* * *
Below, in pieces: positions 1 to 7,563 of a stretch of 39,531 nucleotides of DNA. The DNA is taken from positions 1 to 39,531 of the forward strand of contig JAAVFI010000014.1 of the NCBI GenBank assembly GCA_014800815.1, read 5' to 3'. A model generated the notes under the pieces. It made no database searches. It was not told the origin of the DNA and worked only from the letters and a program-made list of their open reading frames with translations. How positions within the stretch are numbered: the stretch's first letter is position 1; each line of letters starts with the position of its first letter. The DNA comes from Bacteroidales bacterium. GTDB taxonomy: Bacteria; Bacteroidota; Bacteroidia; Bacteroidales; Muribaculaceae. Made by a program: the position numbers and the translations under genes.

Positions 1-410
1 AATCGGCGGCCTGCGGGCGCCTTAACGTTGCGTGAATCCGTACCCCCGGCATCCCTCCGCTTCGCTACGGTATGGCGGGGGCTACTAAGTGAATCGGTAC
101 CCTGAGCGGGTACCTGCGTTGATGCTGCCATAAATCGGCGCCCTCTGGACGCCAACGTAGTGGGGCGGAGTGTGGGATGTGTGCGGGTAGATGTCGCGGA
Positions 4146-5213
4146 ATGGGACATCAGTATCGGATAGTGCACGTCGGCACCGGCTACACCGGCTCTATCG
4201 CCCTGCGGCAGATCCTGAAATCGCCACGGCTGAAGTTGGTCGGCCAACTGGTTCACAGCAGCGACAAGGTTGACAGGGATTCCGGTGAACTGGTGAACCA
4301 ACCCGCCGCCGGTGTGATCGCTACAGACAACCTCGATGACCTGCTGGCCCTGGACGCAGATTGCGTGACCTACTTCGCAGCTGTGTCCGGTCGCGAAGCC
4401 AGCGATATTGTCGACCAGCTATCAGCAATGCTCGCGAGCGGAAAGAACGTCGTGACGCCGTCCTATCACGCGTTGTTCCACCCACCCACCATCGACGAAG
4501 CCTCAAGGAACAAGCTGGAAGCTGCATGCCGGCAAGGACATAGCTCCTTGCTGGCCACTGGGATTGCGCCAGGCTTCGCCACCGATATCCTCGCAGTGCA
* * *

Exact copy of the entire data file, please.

Below, in pieces: positions 1 to 7,563 of a stretch of 39,531 nucleotides of DNA. The DNA is taken from positions 1 to 39,531 of the forward strand of contig JAAVFI010000014.1 of the NCBI GenBank assembly GCA_014800815.1, read 5' to 3'. A model generated the notes under the pieces. It made no database searches. It was not told the origin of the DNA and worked only from the letters and a program-made list of their open reading frames with translations. How positions within the stretch are numbered: the stretch's first letter is position 1; each line of letters starts with the position of its first letter. The DNA comes from Bacteroidales bacterium. GTDB taxonomy: Bacteria; Bacteroidota; Bacteroidia; Bacteroidales; Muribaculaceae. Made by a program: the position numbers and the translations under genes.

Positions 1-410
1 AATCGGCGGCCTGCGGGCGCCTTAACGTTGCGTGAATCCGTACCCCCGGCATCCCTCCGCTTCGCTACGGTATGGCGGGGGCTACTAAGTGAATCGGTAC
101 CCTGAGCGGGTACCTGCGTTGATGCTGCCATAAATCGGCGCCCTCTGGACGCCAACGTAGTGGGGCGGAGTGTGGGATGTGTGCGGGTAGATGTCGCGGA
Positions 4146-5213
4146 ATGGGACATCAGTATCGGATAGTGCACGTCGGCACCGGCTACACCGGCTCTATCG
4201 CCCTGCGGCAGATCCTGAAATCGCCACGGCTGAAGTTGGTCGGCCAACTGGTTCACAGCAGCGACAAGGTTGACAGGGATTCCGGTGAACTGGTGAACCA
4301 ACCCGCCGCCGGTGTGATCGCTACAGACAACCTCGATGACCTGCTGGCCCTGGACGCAGATTGCGTGACCTACTTCGCAGCTGTGTCCGGTCGCGAAGCC
4401 AGCGATATTGTCGACCAGCTATCAGCAATGCTCGCGAGCGGAAAGAACGTCGTGACGCCGTCCTATCACGCGTTGTTCCACCCACCCACCATCGACGAAG
4501 CCTCAAGGAACAAGCTGGAAGCTGCATGCCGGCAAGGACATAGCTCCTTGCTGGCCACTGGGATTGCGCCAGGCTTCGCCACCGATATCCTCGCAGTGCA